Medical scientists have known for decades that aerobic exercise strengthens the brain
and contributes to the growth of new neurons, but few studies have examined how yoga
affects the brain. A recent review of the science finds evidence that yoga enhances
many of the same brain
structures and functions that benefit from aerobic exercise.
The detailed review, published in the journal Brain
Plasticity, focused on 11 studies of the relationship between yoga
practice and brain health
. Five of the studies engaged individuals with no background in yoga
practice in one or more yoga
sessions per week over a period of 10-24 weeks, comparing brain health
at the beginning and end of the intervention. The other studies measured brain
differences between individuals who regularly practice yoga
and those who don't.
For each of the studies, brain-imaging techniques such as MRI, functional MRI or single-photon emission computerized tomography were utilized. All involved Hatha yoga
, which includes body movements, meditation and breathing exercises.
Dr Neha Gothe, a University of Illinois kinesiology and community health professor who led the research along with Wayne State University psychology professor, Dr Jessica Damoiseaux told Thailand Medical
News, "From these 11 studies, we identified some brain regions that consistently come up, and they are surprisingly not very different from what we see with exercise research. For example, we see increases in the volume of the hippocampus with yoga
practice. Many studies looking at the brain
effects of aerobic exercise have shown a similar increase in hippocampus size over time.
The hippocampus is involved in memory processing and is known to shrink with age, Dr Gothe said. "It is also the structure that is first affected in dementia and Alzheimer's disease."
Although many of the studies are exploratory and not conclusive, the research points to other important brain
changes associated with regular yoga
practice, Dr Damoiseaux said. The amygdala, a brain
structure that contributes to emotional regulation, tends to be larger in yoga
practitioners than in their peers who do not practice yoga
. The prefrontal cortex, cingulate cortex and brain
networks such as the default mode network also tend to be larger or more efficient in those who regularly practice yoga
Dr Damoiseaux added, "The prefrontal cortex, a brain region just behind the forehead, is essential to planning, decision-making, multitasking, thinking about your options and picking the right option. The default mode network is a set of brain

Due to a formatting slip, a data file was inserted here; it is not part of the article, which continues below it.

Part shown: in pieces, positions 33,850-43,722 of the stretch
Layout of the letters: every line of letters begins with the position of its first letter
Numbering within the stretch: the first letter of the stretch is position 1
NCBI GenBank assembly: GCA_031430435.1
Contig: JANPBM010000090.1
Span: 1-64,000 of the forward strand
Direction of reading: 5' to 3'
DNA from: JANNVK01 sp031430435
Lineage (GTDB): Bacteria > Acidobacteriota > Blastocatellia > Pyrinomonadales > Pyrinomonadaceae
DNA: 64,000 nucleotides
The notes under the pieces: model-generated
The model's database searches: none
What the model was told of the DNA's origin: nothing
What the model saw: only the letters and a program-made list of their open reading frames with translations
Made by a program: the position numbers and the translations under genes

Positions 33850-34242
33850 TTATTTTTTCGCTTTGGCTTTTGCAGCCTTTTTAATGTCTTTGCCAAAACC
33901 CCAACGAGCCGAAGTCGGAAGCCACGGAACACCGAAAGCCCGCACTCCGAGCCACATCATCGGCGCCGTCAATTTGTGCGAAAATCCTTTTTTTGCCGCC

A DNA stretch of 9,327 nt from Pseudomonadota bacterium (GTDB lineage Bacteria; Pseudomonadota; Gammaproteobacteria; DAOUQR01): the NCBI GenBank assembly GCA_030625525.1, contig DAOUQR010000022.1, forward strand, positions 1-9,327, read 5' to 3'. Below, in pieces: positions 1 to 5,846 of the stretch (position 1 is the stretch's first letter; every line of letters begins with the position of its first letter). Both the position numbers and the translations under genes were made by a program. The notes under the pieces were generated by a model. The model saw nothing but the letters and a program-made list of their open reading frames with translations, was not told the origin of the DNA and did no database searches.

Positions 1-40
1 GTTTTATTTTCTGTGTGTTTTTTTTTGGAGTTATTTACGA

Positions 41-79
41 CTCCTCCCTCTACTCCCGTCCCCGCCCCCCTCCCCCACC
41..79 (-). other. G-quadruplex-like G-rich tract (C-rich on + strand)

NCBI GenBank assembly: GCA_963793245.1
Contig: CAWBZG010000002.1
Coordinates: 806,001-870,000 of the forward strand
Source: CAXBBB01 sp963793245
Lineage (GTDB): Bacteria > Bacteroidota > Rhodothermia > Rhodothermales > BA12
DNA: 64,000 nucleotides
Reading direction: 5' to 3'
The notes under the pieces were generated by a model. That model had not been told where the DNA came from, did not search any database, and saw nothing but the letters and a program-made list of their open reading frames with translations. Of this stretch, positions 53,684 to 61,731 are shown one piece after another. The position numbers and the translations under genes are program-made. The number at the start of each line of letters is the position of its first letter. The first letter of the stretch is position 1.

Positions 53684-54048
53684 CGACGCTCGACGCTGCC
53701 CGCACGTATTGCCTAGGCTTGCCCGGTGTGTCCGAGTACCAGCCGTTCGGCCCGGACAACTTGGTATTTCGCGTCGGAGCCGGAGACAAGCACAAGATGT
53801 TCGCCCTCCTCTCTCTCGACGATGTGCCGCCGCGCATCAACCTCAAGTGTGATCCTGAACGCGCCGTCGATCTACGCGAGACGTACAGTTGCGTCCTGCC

regions involved in thinking about the self, planning and memory."
Similar to the amygdala, the cingulate cortex is part of the limbic system, a circuit of structures that plays a key role in emotional regulation, learning and memory, she said.
The new studies also find that the brain changes seen in individuals practicing yoga
are associated with better performance on cognitive tests or measures of emotional regulation.
The new discovery that yoga
may have similar effects on the brain to aerobic exercise is intriguing and warrants more study, Dr Gothe said.
Dr Gothe added, "Yoga is not aerobic in nature, so there must be other mechanisms leading to these brain
changes. So far, we don't have the evidence to identify what those mechanisms are."
Dr Gothe suspects that enhancing emotional regulation is a key to yoga
's positive effects on the brain
. Studies link stress in humans and animals to shrinkage of the hippocampus and poorer performance on tests of memory, for example, she said.
She added, "In one of my previous studies, we were looking at how yoga
changes the cortisol stress response. We found that those who had done yoga
for eight weeks had an attenuated cortisol response to stress that was associated with better performance on tests of decision-making, task-switching and attention."
Dr Gothe said that Yoga
helps people with or without anxiety disorders manage their stress. "The practice of yoga
helps improve emotional regulation to reduce stress, anxiety and depression," she said. "And that seems to improve brain
The medical researchers say there is a need for more rigorous -research into yoga
's effects on the brain
. They recommend large intervention studies that engage participants in yoga
for months, match yoga
groups with active control groups, and measure changes in the brain and performance on cognitive tests using standard approaches that allow for easy comparisons with other types of exercise.
Dr Damoiseaux concluded, "The science is pointing to yoga
being beneficial for healthy brain function, but we need more rigorous and well-controlled intervention studies to confirm these initial findings."
Reference: Gothe, N. P., Khan, I., Hayes, J., Erlenbach, E., & Damoiseaux, J. S. (2019). Yoga Effects on Brain Health: A Systematic Review of the Current Literature. Brain Plasticity, Preprint(Preprint), 1–17. https://doi.org/10.3233/BPL-190084